The next three classes (shown in the middle row of Figure 2) differ from the stably isolated trajectories because they begin in 2000 with diverse student bodies, defined by the presence of multiple racial groups with no one racial group drastically outnumbering another. Although minority students are on average between 50% and 60% of the student population, there are nontrivial proportions of white students. A snapshot of their racial compositions in 2000 would suggest that these public elementary schools were a model of diversity, with substantial proportions of students of multiple racial groups learning together. But this snapshot neglects the dynamic pace of racial change. Should this pace continue, schools in these three trajectory classes will be entirely nonwhite within several decades. Altogether, these three classes account for 25% of elementary schools in the sample.


The first class, Diverse—Minority Growth has no racial majority, with an average of 45% white students and 41% API/AI students. Over the next 15 years, the white student population declines while the API/AI and Hispanic student populations increase. Although the pace of change is modest for Hispanic alone or API/AI alone, taken together, these demographic shifts suggest that the schools will be entirely minority within three decades.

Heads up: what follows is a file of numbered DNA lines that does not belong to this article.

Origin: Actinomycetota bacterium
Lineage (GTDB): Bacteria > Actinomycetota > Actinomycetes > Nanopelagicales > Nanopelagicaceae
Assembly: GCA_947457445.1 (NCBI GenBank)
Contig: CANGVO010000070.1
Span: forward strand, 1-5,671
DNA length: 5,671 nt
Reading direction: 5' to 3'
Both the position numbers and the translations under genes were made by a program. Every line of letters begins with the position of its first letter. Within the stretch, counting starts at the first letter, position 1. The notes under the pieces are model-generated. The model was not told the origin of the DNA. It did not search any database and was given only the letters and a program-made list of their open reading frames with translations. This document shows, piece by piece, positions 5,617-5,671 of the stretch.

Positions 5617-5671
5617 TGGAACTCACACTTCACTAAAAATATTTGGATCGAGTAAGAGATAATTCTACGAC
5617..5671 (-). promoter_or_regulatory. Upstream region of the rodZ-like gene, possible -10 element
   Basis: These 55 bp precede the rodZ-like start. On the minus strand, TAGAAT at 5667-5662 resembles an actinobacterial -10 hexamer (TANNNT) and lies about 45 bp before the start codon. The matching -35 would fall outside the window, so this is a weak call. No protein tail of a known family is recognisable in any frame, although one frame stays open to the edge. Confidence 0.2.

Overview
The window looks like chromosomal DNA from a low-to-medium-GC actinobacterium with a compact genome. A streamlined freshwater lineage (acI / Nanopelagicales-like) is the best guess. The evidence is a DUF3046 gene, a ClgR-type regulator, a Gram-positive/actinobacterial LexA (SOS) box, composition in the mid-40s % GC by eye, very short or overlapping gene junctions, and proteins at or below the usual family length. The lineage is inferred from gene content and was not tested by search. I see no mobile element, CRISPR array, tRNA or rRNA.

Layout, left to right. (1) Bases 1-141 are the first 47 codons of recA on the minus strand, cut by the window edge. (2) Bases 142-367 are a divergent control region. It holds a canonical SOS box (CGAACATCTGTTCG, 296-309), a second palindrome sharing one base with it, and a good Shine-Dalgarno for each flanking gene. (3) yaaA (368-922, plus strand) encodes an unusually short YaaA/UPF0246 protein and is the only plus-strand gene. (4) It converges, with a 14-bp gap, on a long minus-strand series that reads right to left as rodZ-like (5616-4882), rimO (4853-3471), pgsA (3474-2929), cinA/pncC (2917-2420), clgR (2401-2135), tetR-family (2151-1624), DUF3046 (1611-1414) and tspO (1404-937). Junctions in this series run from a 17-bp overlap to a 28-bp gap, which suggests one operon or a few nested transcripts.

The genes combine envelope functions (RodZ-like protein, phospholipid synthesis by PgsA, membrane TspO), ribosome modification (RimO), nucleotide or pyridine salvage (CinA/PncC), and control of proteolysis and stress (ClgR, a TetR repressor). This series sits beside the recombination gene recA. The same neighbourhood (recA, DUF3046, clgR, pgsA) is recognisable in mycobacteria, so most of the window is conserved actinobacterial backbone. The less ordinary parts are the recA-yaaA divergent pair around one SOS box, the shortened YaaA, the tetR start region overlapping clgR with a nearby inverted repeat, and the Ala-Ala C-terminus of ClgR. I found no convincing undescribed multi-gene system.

The second class, High Black—Hispanic Growth, averages about 54% black students in 2000. Over the next 15 years, the Hispanic student population increases from about 9% to 21%, while the white student population falls from 34% to 22%. The third and largest class, Diverse—Strong Hispanic Growth, is on average about 38% Hispanic in 2000. The Hispanic student population increases steadily and constitutes 59% of the student body by 2015. During this same period, white, black, and API/AI student enrollment shrinks. If this pace of Hispanic growth continues, the schools in this class will be entirely Hispanic-isolated within three decades. This rapid pace of change reflects experiences in approximately 13% of elementary schools nationwide.


Sustainable Diversity


The final two latent classes (shown in the bottom row of Figure 2) begin with multiple racial groups present and experience sufficiently slow racial change over the 15-year period to ensure that multiple racial groups will be present for many decades to come. Together, these two classes constitute approximately one third (30%) of all U.S. public elementary schools in the sample. The first of these latent classes, High White—Minority Growth, represents 18% of all elementary schools. These schools are predominantly white in 2000 (81%), but over the next 15 years, the percentage of white students shrinks so that, on average, they account for 68% of the school population in 2015. Meanwhile, the proportion of Hispanic students increases from 9% to 20% and the share of API/AI and black students makes small gains.